At press time, official security measures for the inauguration had not been released. In previous years, certain items have been banned, including alcohol, guns or knives, thermoses, backpacks and folding chairs. Purses and other bags "will be checked," says Carole Florman, a spokeswoman for the inaugural commission. She adds that there likely will be metal detectors along with hand-held security wands.
How can I get into an inaugural ball?
Inaugural balls and parties take place at venues throughout Washington, beginning around Jan. 15 and ending the evening of Jan. 20. The official balls are planned by the Presidential Inaugural Committee, and tickets can be difficult to obtain unless you have an inside track. Tickets for many state society balls and smaller events are available to the public. Quincey Gamble, executive director of the Maryland Democratic Party, said its team is scouting locations in Washington and finalizing details for the Official Maryland Inaugural Celebration. You can sign up at the Web site (mddems.org) to receive updates as details are finalized.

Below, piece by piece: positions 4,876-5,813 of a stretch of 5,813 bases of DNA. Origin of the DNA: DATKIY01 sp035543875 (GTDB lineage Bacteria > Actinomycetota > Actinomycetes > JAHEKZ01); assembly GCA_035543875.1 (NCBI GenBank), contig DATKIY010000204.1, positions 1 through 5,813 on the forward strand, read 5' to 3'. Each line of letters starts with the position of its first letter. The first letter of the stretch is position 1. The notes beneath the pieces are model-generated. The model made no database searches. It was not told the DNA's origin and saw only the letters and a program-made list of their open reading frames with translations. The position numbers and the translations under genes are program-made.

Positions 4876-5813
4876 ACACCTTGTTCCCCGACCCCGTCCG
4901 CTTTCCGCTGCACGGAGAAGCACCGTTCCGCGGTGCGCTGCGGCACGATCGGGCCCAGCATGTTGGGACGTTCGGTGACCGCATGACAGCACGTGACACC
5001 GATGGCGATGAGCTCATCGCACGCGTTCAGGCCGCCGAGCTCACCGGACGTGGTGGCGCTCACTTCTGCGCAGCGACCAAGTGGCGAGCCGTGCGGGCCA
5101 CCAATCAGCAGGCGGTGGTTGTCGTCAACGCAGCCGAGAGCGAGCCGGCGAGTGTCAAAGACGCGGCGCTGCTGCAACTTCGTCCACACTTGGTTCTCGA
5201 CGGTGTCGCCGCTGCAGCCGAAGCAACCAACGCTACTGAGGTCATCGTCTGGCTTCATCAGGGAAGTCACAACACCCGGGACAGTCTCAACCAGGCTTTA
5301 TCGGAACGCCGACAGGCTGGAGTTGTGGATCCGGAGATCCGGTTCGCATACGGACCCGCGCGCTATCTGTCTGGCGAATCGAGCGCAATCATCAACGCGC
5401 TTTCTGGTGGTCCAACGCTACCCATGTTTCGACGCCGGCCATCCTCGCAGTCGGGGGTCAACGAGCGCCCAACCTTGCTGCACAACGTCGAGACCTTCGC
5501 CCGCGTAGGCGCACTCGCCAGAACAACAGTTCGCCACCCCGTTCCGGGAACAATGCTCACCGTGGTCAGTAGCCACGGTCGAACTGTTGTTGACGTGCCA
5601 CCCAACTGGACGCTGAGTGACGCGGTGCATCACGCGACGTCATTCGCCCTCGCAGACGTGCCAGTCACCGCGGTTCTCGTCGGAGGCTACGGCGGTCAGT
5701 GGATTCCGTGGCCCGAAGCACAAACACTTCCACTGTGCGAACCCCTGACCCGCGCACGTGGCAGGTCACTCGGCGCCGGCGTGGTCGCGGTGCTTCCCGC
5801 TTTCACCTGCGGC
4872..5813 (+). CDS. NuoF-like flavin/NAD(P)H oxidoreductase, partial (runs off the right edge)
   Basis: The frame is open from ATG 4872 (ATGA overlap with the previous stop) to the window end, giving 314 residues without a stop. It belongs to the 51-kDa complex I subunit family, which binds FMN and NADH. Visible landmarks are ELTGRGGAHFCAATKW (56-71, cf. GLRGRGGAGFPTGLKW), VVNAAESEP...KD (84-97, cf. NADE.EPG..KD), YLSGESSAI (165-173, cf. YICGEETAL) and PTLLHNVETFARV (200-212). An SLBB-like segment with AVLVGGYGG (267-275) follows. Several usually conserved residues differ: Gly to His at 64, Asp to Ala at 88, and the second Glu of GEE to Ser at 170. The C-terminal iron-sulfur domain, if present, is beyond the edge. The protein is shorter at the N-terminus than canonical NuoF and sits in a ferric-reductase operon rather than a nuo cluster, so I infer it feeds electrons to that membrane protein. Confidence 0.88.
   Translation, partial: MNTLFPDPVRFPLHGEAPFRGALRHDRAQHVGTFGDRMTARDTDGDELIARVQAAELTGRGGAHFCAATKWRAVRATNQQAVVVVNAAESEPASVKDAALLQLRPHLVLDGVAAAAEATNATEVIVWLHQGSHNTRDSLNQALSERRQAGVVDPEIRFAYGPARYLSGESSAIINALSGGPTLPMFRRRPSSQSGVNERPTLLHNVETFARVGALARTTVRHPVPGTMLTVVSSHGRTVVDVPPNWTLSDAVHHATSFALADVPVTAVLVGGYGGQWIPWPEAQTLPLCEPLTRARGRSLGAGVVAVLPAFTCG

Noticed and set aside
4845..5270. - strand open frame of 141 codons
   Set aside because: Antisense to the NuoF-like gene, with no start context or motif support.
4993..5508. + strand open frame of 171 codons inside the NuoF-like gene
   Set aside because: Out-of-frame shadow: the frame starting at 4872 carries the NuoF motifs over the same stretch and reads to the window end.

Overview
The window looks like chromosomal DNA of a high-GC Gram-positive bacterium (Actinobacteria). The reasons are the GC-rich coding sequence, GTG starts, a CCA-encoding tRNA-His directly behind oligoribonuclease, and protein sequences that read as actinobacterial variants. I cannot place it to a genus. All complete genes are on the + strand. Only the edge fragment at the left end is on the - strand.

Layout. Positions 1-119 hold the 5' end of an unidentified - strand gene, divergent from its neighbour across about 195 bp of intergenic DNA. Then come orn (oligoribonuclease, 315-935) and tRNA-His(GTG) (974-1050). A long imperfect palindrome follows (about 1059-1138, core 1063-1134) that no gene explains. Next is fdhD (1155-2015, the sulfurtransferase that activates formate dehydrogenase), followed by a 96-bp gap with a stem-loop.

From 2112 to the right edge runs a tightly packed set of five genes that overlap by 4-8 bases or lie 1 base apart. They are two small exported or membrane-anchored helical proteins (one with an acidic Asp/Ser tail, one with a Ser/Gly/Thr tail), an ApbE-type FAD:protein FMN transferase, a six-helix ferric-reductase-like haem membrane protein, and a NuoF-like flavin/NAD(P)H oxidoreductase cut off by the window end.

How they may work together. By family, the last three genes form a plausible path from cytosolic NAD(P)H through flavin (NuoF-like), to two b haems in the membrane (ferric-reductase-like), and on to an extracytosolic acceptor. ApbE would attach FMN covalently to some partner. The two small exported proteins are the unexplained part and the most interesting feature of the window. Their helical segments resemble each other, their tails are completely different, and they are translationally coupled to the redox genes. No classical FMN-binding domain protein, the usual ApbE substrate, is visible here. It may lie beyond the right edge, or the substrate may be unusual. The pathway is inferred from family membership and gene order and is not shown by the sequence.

How should I get around, and where can I park?
Officials are encouraging visitors to use public transportation, including Metrorail and Metrobus and the DC Circulator. You can pre-purchase all-day Metro passes. If you choose to drive, note that streets surrounding the National Mall will be closed to vehicles. Plan to park away from the downtown core, and walk or take the Metro.
Any other tips for visitors?
You should allow plenty of time to get to the ceremony and parade route. Dress warmly and wear comfortable shoes. Remember, it's January, and most public events will take place outdoors.
Information: Go to washington.org.